SALES and marketing agencies have a crucial part to play in introducing brands to the convenience sector.
According to father- and-son agency, JFK Partnership, one of its roles is to: “ensure that the independent trade enjoys a level playing field at all times and in all aspects of new product development, marketing initiatives, pricing and promotional support.”
John Kerr said: “Parity of pricing and marketing support is at the very core of what we deliver when we bring our customers and clients together to build successful business partnerships.”
From their base in Elgin, Kerr and his son Michael represent Hamlyn’s of Scotland, Millar, Golden Cross, Nisha’s, Irish firm Buchanan’s, and Comptons’ Gravy Salt. Their newest listing is long-established Glasgow-based tea and coffee company Thomsons.
With over 25 years experience, JFK offers a pure sales and marketing brokerage for clients who want to outsource sales and marketing while keeping storage, delivery and invoicing in house. The Kerrs see this as a recession-friendly way for smaller operations to take products to market. “With intense competition, food price inflation, and tightening margins, the brokerage option wins every time.”
As the major grocery multiples expand their convenience store formats throughout Scotland, Kerr stresses the need for existing c-stores to borrow some of their techniques.
“Independents are increasingly looking to emulate the multiples’ proven sales success by highlighting Scottish brands on shelf,” he explained. “The JFK Partnership is ideally placed to deliver a range of well-established Scottish brands.”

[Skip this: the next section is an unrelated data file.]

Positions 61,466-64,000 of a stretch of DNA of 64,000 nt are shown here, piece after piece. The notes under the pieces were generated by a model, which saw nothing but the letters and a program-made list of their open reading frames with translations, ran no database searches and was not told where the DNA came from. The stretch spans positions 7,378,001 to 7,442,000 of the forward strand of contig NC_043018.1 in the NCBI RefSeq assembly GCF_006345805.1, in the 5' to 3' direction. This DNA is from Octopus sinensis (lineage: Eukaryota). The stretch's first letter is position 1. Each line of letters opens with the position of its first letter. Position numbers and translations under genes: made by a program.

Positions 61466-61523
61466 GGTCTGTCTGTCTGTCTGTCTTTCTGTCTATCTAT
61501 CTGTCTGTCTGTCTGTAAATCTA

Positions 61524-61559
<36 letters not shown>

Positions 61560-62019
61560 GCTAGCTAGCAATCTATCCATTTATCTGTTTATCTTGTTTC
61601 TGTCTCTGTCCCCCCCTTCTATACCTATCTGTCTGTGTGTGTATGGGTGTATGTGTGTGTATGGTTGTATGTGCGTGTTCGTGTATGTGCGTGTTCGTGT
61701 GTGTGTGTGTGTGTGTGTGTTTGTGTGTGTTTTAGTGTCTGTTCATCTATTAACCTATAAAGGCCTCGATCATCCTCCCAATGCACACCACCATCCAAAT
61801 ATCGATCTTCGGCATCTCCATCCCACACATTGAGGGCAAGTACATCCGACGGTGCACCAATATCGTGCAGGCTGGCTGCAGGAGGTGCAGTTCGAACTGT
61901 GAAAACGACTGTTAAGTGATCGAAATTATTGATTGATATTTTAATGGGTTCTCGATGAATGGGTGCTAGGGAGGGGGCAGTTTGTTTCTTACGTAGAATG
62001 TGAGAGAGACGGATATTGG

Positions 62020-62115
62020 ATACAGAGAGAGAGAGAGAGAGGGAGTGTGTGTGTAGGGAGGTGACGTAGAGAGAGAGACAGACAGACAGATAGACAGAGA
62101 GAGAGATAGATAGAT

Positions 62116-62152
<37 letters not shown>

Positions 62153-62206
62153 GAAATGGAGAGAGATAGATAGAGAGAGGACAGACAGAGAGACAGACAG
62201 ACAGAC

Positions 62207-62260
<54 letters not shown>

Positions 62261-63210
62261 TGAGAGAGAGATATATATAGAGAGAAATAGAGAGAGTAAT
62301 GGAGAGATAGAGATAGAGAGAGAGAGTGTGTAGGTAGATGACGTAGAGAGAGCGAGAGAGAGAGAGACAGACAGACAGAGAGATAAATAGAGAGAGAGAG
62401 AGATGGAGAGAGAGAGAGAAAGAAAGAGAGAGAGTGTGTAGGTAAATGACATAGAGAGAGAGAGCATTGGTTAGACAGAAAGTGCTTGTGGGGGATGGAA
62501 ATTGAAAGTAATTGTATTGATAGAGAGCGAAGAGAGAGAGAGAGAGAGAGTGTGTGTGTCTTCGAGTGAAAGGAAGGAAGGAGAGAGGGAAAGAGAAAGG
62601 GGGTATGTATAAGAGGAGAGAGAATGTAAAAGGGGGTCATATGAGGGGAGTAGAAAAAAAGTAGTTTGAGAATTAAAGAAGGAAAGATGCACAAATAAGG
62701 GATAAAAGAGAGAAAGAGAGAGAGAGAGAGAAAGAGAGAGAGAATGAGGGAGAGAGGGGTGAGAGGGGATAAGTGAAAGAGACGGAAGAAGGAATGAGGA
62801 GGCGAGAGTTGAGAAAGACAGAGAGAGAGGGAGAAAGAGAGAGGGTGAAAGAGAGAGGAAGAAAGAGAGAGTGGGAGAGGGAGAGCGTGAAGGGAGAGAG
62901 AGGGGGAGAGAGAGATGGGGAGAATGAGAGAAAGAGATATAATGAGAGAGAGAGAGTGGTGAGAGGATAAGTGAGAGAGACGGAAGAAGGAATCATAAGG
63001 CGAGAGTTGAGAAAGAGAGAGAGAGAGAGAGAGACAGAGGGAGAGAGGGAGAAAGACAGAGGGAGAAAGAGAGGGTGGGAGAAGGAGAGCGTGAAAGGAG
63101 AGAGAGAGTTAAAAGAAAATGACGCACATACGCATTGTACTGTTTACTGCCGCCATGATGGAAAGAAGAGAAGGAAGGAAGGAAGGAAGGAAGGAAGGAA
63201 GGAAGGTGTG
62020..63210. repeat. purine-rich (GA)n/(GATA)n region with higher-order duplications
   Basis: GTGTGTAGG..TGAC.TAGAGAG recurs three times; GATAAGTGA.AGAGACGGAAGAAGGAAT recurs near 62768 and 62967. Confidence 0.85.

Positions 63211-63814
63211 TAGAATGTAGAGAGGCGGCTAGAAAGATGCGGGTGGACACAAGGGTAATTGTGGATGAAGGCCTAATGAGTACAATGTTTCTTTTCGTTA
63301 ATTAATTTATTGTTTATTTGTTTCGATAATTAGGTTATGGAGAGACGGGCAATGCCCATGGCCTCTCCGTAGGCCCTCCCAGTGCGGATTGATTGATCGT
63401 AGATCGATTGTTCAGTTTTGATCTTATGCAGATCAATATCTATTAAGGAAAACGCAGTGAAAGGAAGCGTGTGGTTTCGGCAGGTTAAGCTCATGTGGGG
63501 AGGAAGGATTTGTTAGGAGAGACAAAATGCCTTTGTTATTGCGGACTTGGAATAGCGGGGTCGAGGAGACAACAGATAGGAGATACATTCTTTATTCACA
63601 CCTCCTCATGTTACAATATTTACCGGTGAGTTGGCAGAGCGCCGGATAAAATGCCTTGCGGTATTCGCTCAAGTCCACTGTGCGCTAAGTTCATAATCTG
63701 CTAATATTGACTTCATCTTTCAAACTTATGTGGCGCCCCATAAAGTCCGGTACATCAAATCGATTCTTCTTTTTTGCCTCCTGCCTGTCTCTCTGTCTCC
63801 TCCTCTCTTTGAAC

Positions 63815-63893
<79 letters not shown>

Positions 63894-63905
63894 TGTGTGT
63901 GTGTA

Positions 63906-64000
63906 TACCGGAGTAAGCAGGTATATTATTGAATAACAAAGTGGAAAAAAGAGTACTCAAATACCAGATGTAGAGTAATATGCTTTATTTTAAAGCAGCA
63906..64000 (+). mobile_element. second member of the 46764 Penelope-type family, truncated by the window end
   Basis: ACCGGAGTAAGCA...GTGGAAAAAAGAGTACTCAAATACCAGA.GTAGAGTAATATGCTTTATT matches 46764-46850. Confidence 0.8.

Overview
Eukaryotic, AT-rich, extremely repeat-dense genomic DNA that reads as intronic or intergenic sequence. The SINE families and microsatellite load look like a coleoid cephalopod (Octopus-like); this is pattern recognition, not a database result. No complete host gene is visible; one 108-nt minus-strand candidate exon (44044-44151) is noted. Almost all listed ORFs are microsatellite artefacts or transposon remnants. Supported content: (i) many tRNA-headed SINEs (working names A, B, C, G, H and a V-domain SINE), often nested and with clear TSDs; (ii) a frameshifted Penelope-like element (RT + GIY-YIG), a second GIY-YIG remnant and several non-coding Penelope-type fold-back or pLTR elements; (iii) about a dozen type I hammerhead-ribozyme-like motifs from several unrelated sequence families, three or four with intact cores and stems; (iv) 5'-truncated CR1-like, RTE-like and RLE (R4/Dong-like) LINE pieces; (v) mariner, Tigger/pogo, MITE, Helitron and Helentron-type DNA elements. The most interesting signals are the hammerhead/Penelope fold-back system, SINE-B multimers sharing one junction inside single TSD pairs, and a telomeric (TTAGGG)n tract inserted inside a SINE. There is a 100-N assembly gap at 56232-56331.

He points to Hamlyns’ new range of porridge pots and sachets, and Millar’s return to their position as one of the fastest- selling confectionery brands in Scotland as “testimony to what can be achieved in today’s feverish level of food product activity”.
• Another important role for brokers is advising clients on what launches will work in their target market. Jim Hutton, of Brand Associates UK, refuses to represent products he doesn’t think he can sell. He recently turned down a Swiss coffee company: “I’d rather give an honest opinion rather than take the money and run only to find out, six months down the line, that it doesn’t work.”
For Hutton, who represents Marshalls, Primula Cheese and CellarVino’s wine range, dealing with the independent sector is rewarding.
“Everyone wants to be there.” He sees the fact that his c-store clients are ordering larger pack sizes as proof that shopping habits are changing.
“Even the big boys are becoming convenience stores. It’s making the sector more profitable.”
From a client’s point of view, he says that the independent channel is a good place to introduce a new product. “
We can do things faster. Unlike the multiples, there’s no need to wait for a category review. It’s possible to have a more impactful launch in c-stores.”
He points to a new client, American canned chicken firm Crider, which is keen to expand beyond its initial listing at Costco and penetrate the wholesale and convenience sector in the UK.
Hutton has also just taken on a pet treat manufacturer, based in Poland, that is already supplying discount chains and is keen to move into multiples and c-stores. His role will be to discuss the product, see where it fits into the client’s chosen sector and advise on the best marketing strategy.